We collected peripheral blood mononuclear cells and bone marrow cells soon after recovery from conventional-dose chemotherapy-induced myelosuppression and transplanted these cells into advanced chronic myelogenous leukemia (CML) patients after treating these patients with 120 mg/kg cyclophosphamide, 750 mg/m2 VP-16, and 1,020 cGy of total body irradiation (TBI). Of the 10 late chronic-phase patients and the eight accelerated-phase CML patients evaluable posttransplant, 90% and 87%, respectively, remain alive posttransplant, whereas none of the three blast crisis CML patients given this therapy remain alive posttransplant. We measured the percentage of Philadelphia chromosome (Ph)-negative cells in the autologous cells collected after conventional- dose chemotherapy-induced myelosuppression before autologous transplant and in the marrow of these same CML patients after autologous transplantation of these cells into recipients treated with the cyclophosphamide, VP-16, and TBI. A direct correlation (correlation coefficient = 0.91) was observed between the level of Ph+ cells in the transplanted cells and the percentage of Ph+ marrow cells after transplant in 21 patients so transplanted. The data show that the chance of generating cytogenetic remissions posttransplant depends on the percentage of diploid cells in the preparations of autologous cells used for transplant and the stage of disease of the patients at the time of collection of the autologous cells.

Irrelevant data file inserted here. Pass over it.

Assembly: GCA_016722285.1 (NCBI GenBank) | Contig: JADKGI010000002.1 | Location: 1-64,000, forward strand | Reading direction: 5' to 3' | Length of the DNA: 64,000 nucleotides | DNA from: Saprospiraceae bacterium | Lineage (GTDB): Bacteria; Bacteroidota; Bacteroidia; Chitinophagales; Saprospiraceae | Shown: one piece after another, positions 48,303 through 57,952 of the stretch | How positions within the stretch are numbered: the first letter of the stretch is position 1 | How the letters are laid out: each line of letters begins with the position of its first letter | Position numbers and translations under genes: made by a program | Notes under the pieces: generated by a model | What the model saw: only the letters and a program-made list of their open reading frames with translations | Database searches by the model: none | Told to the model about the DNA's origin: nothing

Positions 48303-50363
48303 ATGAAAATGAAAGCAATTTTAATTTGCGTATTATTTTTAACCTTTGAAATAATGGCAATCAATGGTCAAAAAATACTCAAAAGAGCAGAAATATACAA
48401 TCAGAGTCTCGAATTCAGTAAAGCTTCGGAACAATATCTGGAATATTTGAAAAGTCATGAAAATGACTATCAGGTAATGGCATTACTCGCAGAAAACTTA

|Original language||English (US)|
|Number of pages||7|
|State||Published - 1995|
ASJC Scopus subject areas
- Cell Biology